The new zoning could change the look of many streets, especially in the Cass Corridor. Bill’s Recreation is an old-school pool hall on Third Avenue near Martin Luther King Boulevard. It’s the part of Midtown where many people still hang out on the street, especially around the Neighborhood Street Organization and the Detroit Rescue Mission, which both serve the indigent.
Neither the pool hall nor the nonprofits would have to move — the new zoning would apply only to future development.
Still, pool hall owner Tony Bean says the zoning probably means “we may or may not be part of the future.”
Bean started hanging out in the pool hall more than 40 years ago as a teenager. He bought the business from the original owner.
“Big change is always happening now,” he said. “I don’t know if we’re part of the change or not.”
The new zoning has been applied to small parts of the city, including parts of Woodbridge and Corktown. But this is the first time it could be applied to a much larger area.
Dara O’Byrne, deputy director of Land Use and Policy for Detroit Future City, helped craft the new zoning when she worked in city’s planning department, where she was a Detroit Revitalization Fellow.
Click here to read the full article in The Detroit News.
If you’ve wondered what an empty lot in your neighborhood could be used for, there could be a group of like-minded citizens planning a youth program or a gathering space on that very spot.
Fifteen grassroots organizations from around Detroit received a share of $65,000 in mini-grants from Detroit Future City (DFC) to transform vacant lots. This is part of DFC’s Field Guide to Working with Lots, designed to provide actionable guidance for reinvigorating empty lots in neighborhoods.
Click here to read the full article in Curbed Detroit.
The Detroit Future City (DFC) Field Guide to Working with Lots is a tool that provides step-by-step instruction to support Detroiters in transforming vacant land in order to create cleaner, safer and more attractive neighborhoods.
The Detroit Future City (DFC) Implementation Office developed the Field Guide mini grant program to encourage Detroit residents, community groups and businesses to utilize the Field Guide to implement land stewardship activities in Detroit’s neighborhoods.
Out of 31 applicants, 15 were selected to receive a share of $65,000 in mini grants to implement lot designs from the DFC Field Guide to Working with Lots. Each mini grant winner has been awarded $3,500 to implement their lot design, with the remaining funds earmarked for further financial support after undergoing technical assistance sessions with the DFC Implementation Office.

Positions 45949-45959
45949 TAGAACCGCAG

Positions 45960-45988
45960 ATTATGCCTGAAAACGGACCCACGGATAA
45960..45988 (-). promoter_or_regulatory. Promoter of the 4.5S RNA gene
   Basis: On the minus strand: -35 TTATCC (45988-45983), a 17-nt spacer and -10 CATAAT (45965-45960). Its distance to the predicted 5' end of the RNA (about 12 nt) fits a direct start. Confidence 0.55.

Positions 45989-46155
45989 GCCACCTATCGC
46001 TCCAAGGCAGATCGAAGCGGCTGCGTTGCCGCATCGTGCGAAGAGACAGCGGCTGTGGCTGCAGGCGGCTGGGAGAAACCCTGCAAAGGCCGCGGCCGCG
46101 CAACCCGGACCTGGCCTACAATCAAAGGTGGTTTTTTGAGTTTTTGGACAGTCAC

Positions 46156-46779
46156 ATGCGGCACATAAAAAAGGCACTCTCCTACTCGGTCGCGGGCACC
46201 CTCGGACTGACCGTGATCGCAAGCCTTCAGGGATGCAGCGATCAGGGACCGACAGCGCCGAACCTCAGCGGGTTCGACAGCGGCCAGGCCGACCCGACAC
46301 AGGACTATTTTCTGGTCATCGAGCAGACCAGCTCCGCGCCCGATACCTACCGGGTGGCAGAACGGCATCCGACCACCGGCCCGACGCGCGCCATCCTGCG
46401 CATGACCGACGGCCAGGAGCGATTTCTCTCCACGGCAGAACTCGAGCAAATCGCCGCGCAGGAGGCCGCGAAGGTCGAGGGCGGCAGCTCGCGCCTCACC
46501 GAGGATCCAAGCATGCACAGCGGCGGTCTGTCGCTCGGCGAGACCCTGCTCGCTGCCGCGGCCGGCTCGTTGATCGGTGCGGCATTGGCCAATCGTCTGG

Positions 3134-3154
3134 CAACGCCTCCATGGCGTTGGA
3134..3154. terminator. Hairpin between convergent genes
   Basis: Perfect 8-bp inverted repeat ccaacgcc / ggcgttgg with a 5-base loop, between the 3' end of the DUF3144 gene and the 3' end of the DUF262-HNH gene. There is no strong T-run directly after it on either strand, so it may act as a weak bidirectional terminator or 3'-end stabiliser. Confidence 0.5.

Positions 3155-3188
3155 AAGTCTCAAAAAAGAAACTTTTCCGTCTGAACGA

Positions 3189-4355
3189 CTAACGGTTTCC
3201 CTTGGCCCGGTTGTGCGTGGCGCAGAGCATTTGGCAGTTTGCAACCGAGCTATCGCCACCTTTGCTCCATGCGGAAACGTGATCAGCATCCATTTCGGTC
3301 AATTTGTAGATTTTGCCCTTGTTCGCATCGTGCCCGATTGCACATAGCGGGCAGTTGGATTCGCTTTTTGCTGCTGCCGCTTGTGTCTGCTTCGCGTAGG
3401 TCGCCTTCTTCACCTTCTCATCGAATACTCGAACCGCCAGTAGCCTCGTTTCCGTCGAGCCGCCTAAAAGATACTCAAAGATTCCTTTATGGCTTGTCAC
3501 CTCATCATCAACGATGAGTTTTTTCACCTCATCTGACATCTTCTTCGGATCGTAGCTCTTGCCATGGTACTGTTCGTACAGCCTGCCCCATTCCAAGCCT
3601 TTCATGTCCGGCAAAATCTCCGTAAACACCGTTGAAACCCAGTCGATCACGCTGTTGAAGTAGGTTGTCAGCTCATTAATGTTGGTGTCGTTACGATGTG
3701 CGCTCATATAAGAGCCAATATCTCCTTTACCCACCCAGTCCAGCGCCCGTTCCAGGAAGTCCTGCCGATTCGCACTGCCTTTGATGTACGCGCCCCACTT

The Field Guide mini grant program funds a diverse range of lot designs across the city, including:
360 Detroit, Inc, planning to implement the Rear Parking Partner lot design on the West Side of Detroit
360 Detroit plans to implement a lot design that would provide off street parking with paved parking pad that allows water to infiltrate the ground, instead of running quickly off into Detroit’s streets and sewerage system.
Scott Street Farm LLC, planning to implement the Friendly Fence lot design on the East Side of Detroit.
Located close to The Boggs School and the University Prep Science and Math, Scott Street Farm envisions applying a DFC lot design in their community that will be beneficial for windbreaks. They will use the implementation process as an educational youth engagement project.
Bounce Back Detroit, planning to implement the 8 Mile Rain Garden with Dumping Preventer lot design in the HOPE Village Community on the West Side of Detroit
With community ties stemming back nearly 50 years, Bounce Back Detroit plans on implementing a lot design that inspires young people to embrace the idea of creating a resilient community that counters the narrative of blight.
North Rosedale Civic Association, planning to implement the Native Butterfly Meadow lot design on the West Side of Detroit
North Rosedale Civic Association (NRCA) is planning to use their funds to implement a design that would enable them to install a Native Butterfly Meadow that will soak up rainwater runoff and improve the quality of life for North Rosedale residents.
Jacqueline Perkins, planning to implement the Paisley Patch lot design on the East Side of Detroit
Detroit resident Jacqueline Perkins will implement a lot design that will provide a fragrant, family friendly social space for neighbors to memorialize and honor veterans. Perkins hopes to help stabilize her community by adding a charm on the block.
Detroit Film Fatales, planning to implement the Mounds of Fun lot design in the Corktown Community
Detroit Film Fatales plans to create organic seating places for attendees to sit comfortably during their monthly movie screenings. They hope to implement a lot design that will mimic amphitheater seating and to inspire Detroiters to consider improving vacant lots in their community in a similar fashion.
My first month on the ground at the Detroit Future City (DFC) Implementation Office as its new Executive Director has been both inspiring and motivating. As a third generation Detroiter and having worked in the community development sector locally and nationally, I have maintained a great deal of respect for the forward-thinking DFC Strategic Framework.
What’s become even more apparent in the last month is the immense expertise and innovation possessed by the team that comprise the DFC Implementation Office. The transformative work they are stewarding to bring the Framework to life is evident.
The impactful actions that are driving this work for the last couple of years have been incubated in the DFC Implementation Office and hatched throughout the city in a variety of ways. The office works to cultivate a coalition of multi-sector stakeholders, from civic to community, that have distinct and different interests using the Framework as a guide.
This process is not a sprint. It’s a marathon. And, the work we are introducing in the next few months illustrates how the DFC Implementation Office, and the Framework we help steward, can provide thoughtful and informed strategic recommendations to help achieve a sustainable Detroit and a better quality of life for Detroiters.